Friday, 07 August 2020

Funding the BT boom

11 March 2004 | News

Funding the BT boom

The biotech community will be watching with bated breath the performance of Biocon's much-awaited Initial Public Offer (IPO) of 10 million shares. For, the interest level is very high in the first IPO offering from a pureplay biotech company. Its success will give the confidence to other players who may be tempted to test their luck with the investor community to fund ambitious growth plans.

Apart from regulatory hurdles, availability of venture capital has been the most discussed issue in almost all the biotechnology industry forums in recent times. National policy makers have been relentlessly bombarded by appeals from the industry to set up adequate venture financing to support early stage companies. The central government and Andhra Pradesh government have so far come to the rescue of the industry to some extent. The Technology Development Board (TDB), the New Millennium India Technology Leadership Initiative (NMITL), TIFAC and the biotechnology fund of the APIDC have to some extent met the funding requirements of the industry. Among the professional VCs, only ICICI Ventures has been the most supportive of the requirements of the industry. Other VCs have been watching the industry from the sidelines, mostly unwilling to commit themselves to the biotech industry's needs. It is partly driven by the "play safe" attitude of the financial community due to the long gestation periods, which is the norm with this sector. The other major reason is the lack of clear understanding of the long-term potential of the biotech sector among the VC community.

This is the most surprising part of the whole issue. At most industry forums, VCs have taken pains to urge biotech entrepreneurs to market themselves better, keep knocking at the doors of the VCs, and sell their stories to make them open their purse strings. Stung by the dotcom bubble, VCs have turned too cautious. By and large, the biotech industry consists of first time entrepreneurs with strong academic backgrounds and it may take a while before these people learn the glib art of marketing.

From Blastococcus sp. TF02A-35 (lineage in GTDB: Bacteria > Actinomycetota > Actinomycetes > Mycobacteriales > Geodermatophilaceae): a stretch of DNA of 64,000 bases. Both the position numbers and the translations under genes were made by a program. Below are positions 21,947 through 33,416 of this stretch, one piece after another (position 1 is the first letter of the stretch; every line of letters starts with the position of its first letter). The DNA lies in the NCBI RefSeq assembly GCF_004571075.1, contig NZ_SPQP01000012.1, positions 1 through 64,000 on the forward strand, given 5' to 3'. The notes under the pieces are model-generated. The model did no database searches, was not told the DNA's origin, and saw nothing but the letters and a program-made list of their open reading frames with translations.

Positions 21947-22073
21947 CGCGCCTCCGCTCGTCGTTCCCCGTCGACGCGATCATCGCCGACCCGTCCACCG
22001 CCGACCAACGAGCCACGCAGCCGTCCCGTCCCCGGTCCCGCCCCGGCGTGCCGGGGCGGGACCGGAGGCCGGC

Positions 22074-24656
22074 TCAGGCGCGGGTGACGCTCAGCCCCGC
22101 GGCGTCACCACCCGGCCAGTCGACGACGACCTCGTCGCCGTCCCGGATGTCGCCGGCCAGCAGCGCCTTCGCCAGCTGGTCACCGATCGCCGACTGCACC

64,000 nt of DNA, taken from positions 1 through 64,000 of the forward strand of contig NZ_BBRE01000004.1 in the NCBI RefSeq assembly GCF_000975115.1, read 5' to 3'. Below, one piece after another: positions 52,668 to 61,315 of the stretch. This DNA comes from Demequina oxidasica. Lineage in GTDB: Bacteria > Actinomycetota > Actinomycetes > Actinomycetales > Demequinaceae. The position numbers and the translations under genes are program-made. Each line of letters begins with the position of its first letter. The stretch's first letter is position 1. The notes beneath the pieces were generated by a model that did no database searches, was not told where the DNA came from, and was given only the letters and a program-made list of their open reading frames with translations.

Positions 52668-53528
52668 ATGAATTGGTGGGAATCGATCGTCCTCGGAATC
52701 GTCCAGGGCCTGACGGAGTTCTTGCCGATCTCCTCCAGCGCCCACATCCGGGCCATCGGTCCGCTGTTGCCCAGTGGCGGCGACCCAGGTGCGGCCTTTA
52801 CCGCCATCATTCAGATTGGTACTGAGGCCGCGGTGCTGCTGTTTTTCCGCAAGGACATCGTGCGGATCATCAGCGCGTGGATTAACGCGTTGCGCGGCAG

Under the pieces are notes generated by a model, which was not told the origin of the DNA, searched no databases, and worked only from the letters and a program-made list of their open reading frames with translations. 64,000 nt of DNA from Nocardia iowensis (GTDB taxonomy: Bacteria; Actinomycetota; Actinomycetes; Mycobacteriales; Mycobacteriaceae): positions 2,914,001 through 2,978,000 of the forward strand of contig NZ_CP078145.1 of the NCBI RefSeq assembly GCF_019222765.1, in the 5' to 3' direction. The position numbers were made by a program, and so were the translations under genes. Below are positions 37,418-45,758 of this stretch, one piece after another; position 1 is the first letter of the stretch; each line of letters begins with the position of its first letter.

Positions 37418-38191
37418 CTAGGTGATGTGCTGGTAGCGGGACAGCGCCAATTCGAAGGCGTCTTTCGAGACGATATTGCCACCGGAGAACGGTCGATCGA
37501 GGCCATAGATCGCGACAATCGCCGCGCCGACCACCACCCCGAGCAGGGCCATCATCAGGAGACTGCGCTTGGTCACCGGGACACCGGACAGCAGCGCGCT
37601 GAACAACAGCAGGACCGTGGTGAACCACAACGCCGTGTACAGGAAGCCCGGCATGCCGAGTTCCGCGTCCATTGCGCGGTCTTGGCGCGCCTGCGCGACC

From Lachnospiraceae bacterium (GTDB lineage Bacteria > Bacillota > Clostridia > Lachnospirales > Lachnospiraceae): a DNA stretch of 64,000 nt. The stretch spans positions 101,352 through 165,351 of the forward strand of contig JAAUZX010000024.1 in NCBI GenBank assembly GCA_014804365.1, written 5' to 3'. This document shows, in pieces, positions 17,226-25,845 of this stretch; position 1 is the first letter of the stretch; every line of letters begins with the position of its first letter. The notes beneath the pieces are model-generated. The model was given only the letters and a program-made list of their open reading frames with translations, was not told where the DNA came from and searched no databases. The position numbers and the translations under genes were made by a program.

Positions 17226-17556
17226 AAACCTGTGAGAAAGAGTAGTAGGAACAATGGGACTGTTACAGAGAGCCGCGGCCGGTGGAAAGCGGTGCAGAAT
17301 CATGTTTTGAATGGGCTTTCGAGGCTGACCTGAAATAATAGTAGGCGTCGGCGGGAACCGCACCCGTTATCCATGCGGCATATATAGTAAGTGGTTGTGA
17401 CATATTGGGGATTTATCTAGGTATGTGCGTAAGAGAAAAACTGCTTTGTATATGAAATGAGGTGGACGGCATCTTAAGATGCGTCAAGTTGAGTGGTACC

For the good of this emerging industry as well as for their own sake, VCs should come down from their high horses. After all they too have a job to do: to look for potential winners of the future. There is no guarantee that every biotech venture will be a money spinner. But at the same time, the ones who will make it, will become really big in this technology that touches the human lives intimately. The hit ratio may not be any different from other such promising sectors.

After struggling for the last two years, a Bangalore-based biotech hot shop has managed to attract substantial VC funding. The most surprising part of this is the fact that after reading about this company's strong patent portfolio, a farmer from rural Karnataka chose to invest over Rs 1.25 crore in this company's equity. And learning about this, more of his farmer friends too want to do the same. The funds committed by these farmers are almost in the same range as that of some of the country's leading VCs. This makes one wonder why are our professional VCs so tight fisted. Fear? It is time they are helped to overcome this fear factor. What better way than more chats across the table to reassure the financial community. The industry should take the lead, for its own good. Fast.

 

 

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